Senator questioned Government Services Administration, CBP, and ICE on infrastructure investments, migrant crisis, border security technologies for efficient and secure travel and trade along the Southwest Border
WASHINGTON – As Chair of the Senate Government Operations and Border Management Subcommittee, Arizona senior Senator Kyrsten Sinema held a hearing on improving border security, trade, and travel at Southwest Border land ports of entry.
“I was proud to lead bipartisan negotiations in the Senate that produced the infrastructure package that was signed into law on Monday by the President. This historic legislation included $3.85 billion to modernize land ports of entry throughout the nation, including two ports in Arizona. This investment takes an important step in ensuring our ports have the right infrastructure footprint to meet our nation’s needs,” said Sinema, Chair of the Senate Government Operations and Border Management Subcommittee.
During the hearing, Sinema highlighted her Infrastructure Investment and Jobs Act law that makes significant investments in Arizona’s ports of entry, providing more security and efficient trade and travel between the Arizona and Mexico. With security being a constant evolving challenge, Sinema called on Congress and the Administration to effectively plan for the future and ensure our nation starts developing today ports that will continue to meet Arizona’s needs 10 years from now.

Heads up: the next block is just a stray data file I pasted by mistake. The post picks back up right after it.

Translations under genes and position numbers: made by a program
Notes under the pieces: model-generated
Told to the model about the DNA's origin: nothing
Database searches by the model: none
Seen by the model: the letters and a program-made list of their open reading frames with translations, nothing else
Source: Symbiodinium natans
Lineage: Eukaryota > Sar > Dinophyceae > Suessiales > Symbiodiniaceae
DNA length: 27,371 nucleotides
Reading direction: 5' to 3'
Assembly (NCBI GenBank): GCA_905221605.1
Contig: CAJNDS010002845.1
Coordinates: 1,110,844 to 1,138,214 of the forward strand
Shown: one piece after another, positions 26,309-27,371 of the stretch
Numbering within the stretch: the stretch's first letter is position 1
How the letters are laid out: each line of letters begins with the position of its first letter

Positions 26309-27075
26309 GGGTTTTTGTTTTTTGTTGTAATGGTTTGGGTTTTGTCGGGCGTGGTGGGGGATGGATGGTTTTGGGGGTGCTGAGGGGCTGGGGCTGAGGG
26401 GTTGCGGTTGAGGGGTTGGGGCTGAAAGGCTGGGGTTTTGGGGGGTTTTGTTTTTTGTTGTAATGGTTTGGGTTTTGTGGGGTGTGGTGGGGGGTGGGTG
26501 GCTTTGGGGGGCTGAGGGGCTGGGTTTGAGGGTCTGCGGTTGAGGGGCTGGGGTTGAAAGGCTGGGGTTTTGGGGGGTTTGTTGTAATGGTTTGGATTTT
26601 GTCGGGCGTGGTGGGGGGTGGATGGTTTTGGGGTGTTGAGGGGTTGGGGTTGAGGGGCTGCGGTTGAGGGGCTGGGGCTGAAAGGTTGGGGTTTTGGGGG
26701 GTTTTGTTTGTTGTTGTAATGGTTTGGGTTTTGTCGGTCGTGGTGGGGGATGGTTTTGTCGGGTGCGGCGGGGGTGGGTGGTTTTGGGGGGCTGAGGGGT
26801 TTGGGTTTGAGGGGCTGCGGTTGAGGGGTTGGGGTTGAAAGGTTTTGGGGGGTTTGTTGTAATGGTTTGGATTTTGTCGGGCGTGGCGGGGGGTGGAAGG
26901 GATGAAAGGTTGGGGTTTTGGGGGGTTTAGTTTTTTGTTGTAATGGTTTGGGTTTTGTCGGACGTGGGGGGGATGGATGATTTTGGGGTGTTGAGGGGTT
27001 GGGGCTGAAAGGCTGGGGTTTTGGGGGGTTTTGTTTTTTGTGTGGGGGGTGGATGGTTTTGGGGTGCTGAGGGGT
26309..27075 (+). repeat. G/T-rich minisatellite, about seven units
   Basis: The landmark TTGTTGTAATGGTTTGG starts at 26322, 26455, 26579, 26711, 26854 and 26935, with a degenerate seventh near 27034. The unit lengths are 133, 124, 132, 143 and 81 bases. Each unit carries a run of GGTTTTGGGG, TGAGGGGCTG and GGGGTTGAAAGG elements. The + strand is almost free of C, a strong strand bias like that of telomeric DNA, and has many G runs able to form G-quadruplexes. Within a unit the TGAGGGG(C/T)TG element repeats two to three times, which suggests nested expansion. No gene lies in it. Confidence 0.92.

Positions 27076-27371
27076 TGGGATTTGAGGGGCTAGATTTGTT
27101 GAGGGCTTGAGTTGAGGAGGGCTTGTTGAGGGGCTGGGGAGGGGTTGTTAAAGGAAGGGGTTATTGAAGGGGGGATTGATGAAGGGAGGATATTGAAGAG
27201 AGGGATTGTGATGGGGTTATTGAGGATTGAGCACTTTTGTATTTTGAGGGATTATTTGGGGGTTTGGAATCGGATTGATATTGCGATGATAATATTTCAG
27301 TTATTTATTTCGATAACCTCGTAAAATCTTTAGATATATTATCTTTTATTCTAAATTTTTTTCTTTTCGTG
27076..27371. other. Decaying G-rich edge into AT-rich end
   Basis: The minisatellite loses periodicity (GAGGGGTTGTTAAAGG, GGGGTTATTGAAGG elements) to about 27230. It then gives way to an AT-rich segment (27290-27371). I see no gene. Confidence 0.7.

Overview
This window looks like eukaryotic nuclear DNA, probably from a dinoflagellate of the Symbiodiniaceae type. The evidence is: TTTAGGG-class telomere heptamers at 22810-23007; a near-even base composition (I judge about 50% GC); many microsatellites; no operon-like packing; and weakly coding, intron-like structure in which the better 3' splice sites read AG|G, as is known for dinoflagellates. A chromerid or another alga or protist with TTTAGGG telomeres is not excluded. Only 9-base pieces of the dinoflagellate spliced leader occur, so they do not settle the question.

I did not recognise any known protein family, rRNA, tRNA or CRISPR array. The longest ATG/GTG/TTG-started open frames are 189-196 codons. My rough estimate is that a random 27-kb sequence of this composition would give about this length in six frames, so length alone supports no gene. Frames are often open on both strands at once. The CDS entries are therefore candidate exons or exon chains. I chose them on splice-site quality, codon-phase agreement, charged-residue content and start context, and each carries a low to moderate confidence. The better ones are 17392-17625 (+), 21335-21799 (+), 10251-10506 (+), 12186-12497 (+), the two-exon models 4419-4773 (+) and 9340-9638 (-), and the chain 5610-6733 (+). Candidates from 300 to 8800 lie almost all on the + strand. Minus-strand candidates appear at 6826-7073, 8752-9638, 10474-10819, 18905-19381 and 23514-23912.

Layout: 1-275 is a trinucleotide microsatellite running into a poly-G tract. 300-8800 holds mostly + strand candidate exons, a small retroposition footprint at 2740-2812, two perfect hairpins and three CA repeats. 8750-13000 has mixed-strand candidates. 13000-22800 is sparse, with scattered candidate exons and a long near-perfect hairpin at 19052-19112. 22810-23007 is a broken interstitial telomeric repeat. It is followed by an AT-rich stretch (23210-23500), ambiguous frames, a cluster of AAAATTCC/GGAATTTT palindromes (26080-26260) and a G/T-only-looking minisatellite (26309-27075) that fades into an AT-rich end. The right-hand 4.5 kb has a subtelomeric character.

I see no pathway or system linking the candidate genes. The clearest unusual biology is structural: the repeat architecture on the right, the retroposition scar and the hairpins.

Sinema questioned border security government officials on technologies needed to thwart criminal networks that target ports of entry and are constantly adapting their tactics in response to U.S. capabilities. Sinema also discussed the need to improve processing capacity for migrants at ports of entry to ensure they are treated fairly and humanely.
Sinema secured funds in her Infrastructure Investment and Jobs Act law for the second half of the San Luis Port of Entry upgrade project, as well as $237.6 million for a new law port of entry in Douglas and $202.5 million for modernization of all existing structures and expanding processing capacity at the existing Raul Hector Castro Port.